When the Holy Spirit said, “Set apart for me,” the people He chose were the two most gifted leaders in the church. Saul was the most effective person in the extension of the Christian message to the Gentiles, and Barnabas must have been right there with him. This shows the importance God puts on world missions. I know Christians who say they do not believe in missions. They believe in giving to local work, supporting things they can see, but giving to mission work or sending people abroad… well, that just seems unnecessary to them. That is not the way the Holy Spirit leads. Moreover, the Holy Spirit apparently does not say, “Since you have to send somebody, pick out someone you can spare and send him or her.” He says, “I want the best. And if you listen to me, you’ll send the very best persons you have.”
I have a version of this which I sometimes use when I am talking in seminaries. It goes like this. If a seminary graduate is of average gifts, we think he should pastor a church. If he has above average gifts, we think he should pastor a large church. But if he has exceptional gifts, we think he should teach in seminary. I say in schools of theology that this is not the way it should be, in my opinion. In my view, the worst should teach, the more gifted men should pastor churches, and the very best should be missionaries. That may be a slight exaggeration, but I think Acts 13 does gives us an insight into the mind of God in this area.
There is one more thing to notice before we move on. We have seen that the Holy Spirit sent the missionaries out. But notice that He did not just call them or send them; He went with them too. We see this clearly later on, because when the missionaries were opposed by Elymas the sorcerer, Paul was “filled with the Holy Spirit” as he replied (v. 9).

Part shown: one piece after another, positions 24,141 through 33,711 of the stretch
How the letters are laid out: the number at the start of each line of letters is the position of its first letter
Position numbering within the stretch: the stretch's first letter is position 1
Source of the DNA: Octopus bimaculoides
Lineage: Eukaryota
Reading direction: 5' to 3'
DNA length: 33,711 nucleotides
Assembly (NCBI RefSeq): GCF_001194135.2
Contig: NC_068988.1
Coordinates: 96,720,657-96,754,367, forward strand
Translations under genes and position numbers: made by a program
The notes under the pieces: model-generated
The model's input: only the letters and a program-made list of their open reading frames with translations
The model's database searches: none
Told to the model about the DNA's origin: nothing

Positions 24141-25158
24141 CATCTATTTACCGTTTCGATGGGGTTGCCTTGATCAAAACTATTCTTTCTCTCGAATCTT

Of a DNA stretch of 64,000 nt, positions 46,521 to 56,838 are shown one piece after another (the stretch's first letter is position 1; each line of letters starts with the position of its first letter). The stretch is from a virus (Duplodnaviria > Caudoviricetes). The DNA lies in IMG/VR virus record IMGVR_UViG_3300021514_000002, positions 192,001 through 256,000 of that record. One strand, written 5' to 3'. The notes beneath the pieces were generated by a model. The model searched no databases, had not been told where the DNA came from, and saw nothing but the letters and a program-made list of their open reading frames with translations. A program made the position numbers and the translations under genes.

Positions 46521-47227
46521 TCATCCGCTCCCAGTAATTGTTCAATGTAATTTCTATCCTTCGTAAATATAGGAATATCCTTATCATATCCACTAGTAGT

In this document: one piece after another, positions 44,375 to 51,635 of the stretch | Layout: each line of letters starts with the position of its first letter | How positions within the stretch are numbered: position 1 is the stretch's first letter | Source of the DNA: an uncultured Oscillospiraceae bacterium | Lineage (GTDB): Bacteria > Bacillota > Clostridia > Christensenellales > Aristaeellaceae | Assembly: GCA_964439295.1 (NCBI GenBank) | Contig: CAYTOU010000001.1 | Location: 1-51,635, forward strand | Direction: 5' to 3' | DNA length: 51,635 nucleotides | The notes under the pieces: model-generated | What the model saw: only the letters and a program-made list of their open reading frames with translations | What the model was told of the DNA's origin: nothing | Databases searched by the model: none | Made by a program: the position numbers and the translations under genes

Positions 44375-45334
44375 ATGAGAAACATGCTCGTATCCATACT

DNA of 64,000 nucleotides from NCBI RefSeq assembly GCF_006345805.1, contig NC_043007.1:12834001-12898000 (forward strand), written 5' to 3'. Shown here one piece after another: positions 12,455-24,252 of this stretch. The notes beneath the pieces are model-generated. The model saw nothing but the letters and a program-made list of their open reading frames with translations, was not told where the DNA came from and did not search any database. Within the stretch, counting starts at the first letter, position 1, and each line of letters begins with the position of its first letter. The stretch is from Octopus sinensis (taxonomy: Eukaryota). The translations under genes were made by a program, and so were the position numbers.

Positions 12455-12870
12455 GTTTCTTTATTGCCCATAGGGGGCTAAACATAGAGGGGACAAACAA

If we did not know that the Holy Spirit would go with us, we would not dare to do Christian work. We would be paralyzed even from attempting it. By definition missionaries go where the Gospel has not been heard. And where the Gospel has not been heard, life is dark and the opposition is strong. Frequently, antagonism to the God of the Bible is intense. How would anybody dare to tackle such work unless the Holy Spirit is with him, and working in him to bless the message? On the other hand, if we know God is with us, we can be bold to go anywhere at all.
Cyprus is a large island off the south coast of Turkey west of Antioch. It is the place from which Barnabas came. I do not know if that fact entered into the missionaries’ decision to go there, but it probably did. Barnabas may have said, “I know Cyprus, and I think it would be a good place for us to start. Many cities have never heard the Gospel. Let’s start out in that direction.” Whatever the reasoning, the two missionaries took a ship sailing from Seleucia, the port near Antioch on the coast, to Cyprus and arrived at Salamis. From there they traveled across Cyprus westward, until they came to Paphos on the opposite side of the island.
I suppose they talked about Jesus everywhere they went and that many believed. But instead of telling what happened in each and every village, Luke tells us about one incident in Paphos. We see several things in this incident that are characteristic of what happens in Acts from this point on.
1. There was a great opportunity. In this case, the opportunity was an invitation from the proconsul Sergius Paulus to speak the Word of God. This was a great opportunity because of the importance of this man. The word “proconsul” probably does not mean much to most of us. A proconsul was a Roman official placed over an entire province.
2. There was serious opposition. Opposition came from a man whose name was Elymas, also called Bar-Jesus. He is described as a Jewish sorcerer and false prophet. There were many like him in the ancient world. They would get into positions of power because they pretended to have special insight into what was going to happen and could offer “wise” advice. This man had gained the proconsul’s confidence. When Barnabas and Saul came along, Elymas recognized that if Sergius Paulus paid attention to them, his own days as an influential person would be numbered. As a result he opposed the Gospel and did everything he knew to turn the proconsul from it.